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Carey's perfect emotional pitch

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message 1: by Tim (new) - rated it 5 stars

Tim Weed What to leave in? What to leave out? This is a central question for writers, particularly when it comes to the emotional experience of characters. It seems to me Carey gets it exactly right in this book. Here's my explanation, with a few examples. What do you think?

http://bit.ly/HXBuE5


Richard aside from the digression into the hypotheitcal workshop it works well, that piece seemed to slow the read down considerably

Kelly Gang - like all Carey books - i found quite unemotive. he's a cold writer i feel, which on occassion can be a great thing (The Tax Inspector) but on others can be alienating to the reader (Oscar & Lucinda)


message 3: by Tim (last edited Apr 24, 2012 04:01AM) (new) - rated it 5 stars

Tim Weed Thanks for the feedback, I do appreciate it.

I think I see what you mean about Carey being a "cold" writer. I guess that may be one of the reasons his books are on my top shelf. He gets at certain truths about life, but most of all, he's a great storyteller - rare enough in these days of rambling character portraits, overly cute premises, and incremental epiphanies. Loved Kelly Gang, Theft, and Jack Maggs especially, but I've enjoyed everything I've read by him.

Other writers I'd consider "cold' in the same way Carey is are Hemingway, Ian McEwan, Paul Bowles (well, he's REALLY cold), and Robert Stone. What do you think?


Richard McEwan i think only had one good book in him - Atonement. he nailed that one perfectly but everything else of his i have read has been poor - Black Dogs, Amsterdam, Enduring Love. they have moments of greatness but they are lost in terrible plotting

Hemingway I need to try again, i read Old Man and the Sea about 10 years back and was underwhelmed. having seen Midnight in Paris recently I am tempted to give him another crack

Bowles and Stone I haven't tried, I'll look into them one of these days. that's the great thing about reading, you never run out of things to read


message 5: by Tim (new) - rated it 5 stars

Tim Weed You're a tough critic. I thought Amsterdam was pretty decent, in a clockwork kind of way, though it's definitely nowhere near as good as Atonement. For Hemingway, try A Sun Also Rises, and if you like that, A Farewell to Arms. Islands in the Stream is probably my favorite novel of his, but it's a bit rough around the edges.

I have a feeling you might like Stone - maybe try Outerbridge Reach or Dog Soldiers. I'm a huge Bowles fan but he's definitely not for everyone. All his short stories are good, and The Sheltering Sky is his classic novel.


Richard after me next two books, or maybe next one (Ready Player One I have been itching to read as a fun disposable one after I finish 1Q84, and there is that new king dark tower one I can or can't decide on) i'll try A Sun Also Rises.

if you get bored then I'd be curious what you think of the prologue and half chapter i uploaded on here. the rest is all done, I just haven't uploaded it. it almost won a contest here but didn't, so technically it is an award loosing novel that didn't get published - or shortlested for...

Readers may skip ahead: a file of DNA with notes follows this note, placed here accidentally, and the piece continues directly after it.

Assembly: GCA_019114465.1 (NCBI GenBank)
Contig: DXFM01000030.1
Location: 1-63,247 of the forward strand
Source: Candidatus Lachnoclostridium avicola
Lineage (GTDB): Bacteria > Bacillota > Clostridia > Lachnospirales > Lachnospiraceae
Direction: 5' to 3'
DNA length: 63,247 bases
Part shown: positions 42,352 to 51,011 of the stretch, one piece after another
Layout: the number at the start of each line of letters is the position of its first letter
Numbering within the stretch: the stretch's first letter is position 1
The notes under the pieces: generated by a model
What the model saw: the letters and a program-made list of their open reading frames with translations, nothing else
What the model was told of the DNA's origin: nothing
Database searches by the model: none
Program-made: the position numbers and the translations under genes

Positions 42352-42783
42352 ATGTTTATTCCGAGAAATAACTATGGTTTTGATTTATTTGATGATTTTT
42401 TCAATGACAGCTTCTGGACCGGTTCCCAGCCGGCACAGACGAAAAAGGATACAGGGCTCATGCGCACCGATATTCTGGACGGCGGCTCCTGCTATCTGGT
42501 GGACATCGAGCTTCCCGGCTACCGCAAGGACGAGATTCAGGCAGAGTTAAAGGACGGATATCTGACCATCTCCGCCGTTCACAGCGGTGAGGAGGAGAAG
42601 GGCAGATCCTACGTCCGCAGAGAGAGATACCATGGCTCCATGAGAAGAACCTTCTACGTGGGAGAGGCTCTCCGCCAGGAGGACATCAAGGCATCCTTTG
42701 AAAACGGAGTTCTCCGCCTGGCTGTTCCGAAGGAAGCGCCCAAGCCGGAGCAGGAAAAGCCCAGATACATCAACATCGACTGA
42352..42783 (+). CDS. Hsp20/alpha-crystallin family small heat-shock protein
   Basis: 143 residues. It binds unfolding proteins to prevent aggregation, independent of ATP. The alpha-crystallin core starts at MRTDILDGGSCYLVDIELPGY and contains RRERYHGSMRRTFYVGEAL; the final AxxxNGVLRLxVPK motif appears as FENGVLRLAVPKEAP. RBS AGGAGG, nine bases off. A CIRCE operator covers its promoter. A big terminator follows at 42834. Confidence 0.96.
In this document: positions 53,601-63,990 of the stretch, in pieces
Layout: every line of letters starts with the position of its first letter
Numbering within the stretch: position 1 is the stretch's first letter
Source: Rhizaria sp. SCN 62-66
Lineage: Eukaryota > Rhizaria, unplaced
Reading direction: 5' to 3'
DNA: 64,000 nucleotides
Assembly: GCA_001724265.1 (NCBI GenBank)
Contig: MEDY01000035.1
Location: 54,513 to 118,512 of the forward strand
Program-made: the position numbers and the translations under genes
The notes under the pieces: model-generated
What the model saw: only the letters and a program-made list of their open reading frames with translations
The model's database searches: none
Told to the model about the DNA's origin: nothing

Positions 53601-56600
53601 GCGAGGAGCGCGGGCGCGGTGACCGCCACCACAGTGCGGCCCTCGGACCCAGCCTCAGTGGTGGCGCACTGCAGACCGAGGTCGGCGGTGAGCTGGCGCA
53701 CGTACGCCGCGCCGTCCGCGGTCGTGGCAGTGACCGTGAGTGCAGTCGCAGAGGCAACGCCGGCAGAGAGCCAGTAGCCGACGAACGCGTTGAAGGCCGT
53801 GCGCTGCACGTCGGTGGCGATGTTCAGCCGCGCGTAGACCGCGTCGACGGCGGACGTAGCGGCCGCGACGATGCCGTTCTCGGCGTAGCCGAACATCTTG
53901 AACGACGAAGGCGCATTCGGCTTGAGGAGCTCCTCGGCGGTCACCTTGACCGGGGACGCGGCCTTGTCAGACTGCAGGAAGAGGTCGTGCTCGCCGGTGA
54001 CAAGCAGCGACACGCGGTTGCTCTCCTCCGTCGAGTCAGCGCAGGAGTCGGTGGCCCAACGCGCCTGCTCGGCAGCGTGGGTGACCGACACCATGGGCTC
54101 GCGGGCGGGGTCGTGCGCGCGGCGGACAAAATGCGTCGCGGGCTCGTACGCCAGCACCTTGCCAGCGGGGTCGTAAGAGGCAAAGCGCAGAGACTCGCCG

message 7: by TerryD (new)

TerryD  Loved the Kelly Gang but, I think Carey's best, hands down, is "Oscar and Lucinda." I don't know how anyone could think of Carey as a cold writer. He feels and shows such empathy for his characters.


message 8: by Tim (new) - rated it 5 stars

Tim Weed I guess it depends on what you mean by cold. Aren't all novelists cold in the god-like way they wield their power over the fates of their own creations?


Richard i found oscar and lucinda an exercise in creating characters just to torture them. same with jack maggs and the quite vile tristam smith

tax inspector however was a pitch perfect black comedy and my life as a fake was a great resurrection of the ern malley story

thing with carey is he is so damn regular, a new book every two years. each time i blink there is more i haven't read then have


Danielle I think he got it right, True History was the first of his books that I really, really enjoyed, along with The Tax Inspector. Thank you, Sandyboy for mentioning Ready Player One, I'd never even heard of it and was casting around for my next read, having just finished Neal Stephenson's Reamde. I'm still catching my breath actually after that actually. I read 1Q84 a little while back and was a little disappointed.


message 11: by Gary (new) - rated it 4 stars

Gary Lawrence I am late to this discussion but I wonder whether those commenting on Carey's coldness as an author have his read "30 Days in Sydney - a Wildly Distorted Account"

It's not a novel, rather part of the Writers in The City series where well known novelists were asked to write about a city they loved.
Carey, already living, working and writing in the USA travelled back to Sydney for 30 days during the 2000 Olympic Games and wrote this extremely personal, warm account of the city he had left a decade before.

The way Carey talks about people and places, the history and geography in such intensely emotive language shows that He obviously choses the tone in which he writes deliberately. If reader perceive his characters to be cold, that because that's the way their creator what's us to see them - maybe in this way the author is indeed godlike.

30 Days in Sydney: A Wildly Distorted Account


message 12: by Tim (new) - rated it 5 stars

Tim Weed Thanks for that link, Gary. As I may have said in my web posting, I believe Peter Carey is one of our greatest living writers.


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True History of the Kelly Gang (other topics)
30 Days in Sydney: A Wildly Distorted Account (other topics)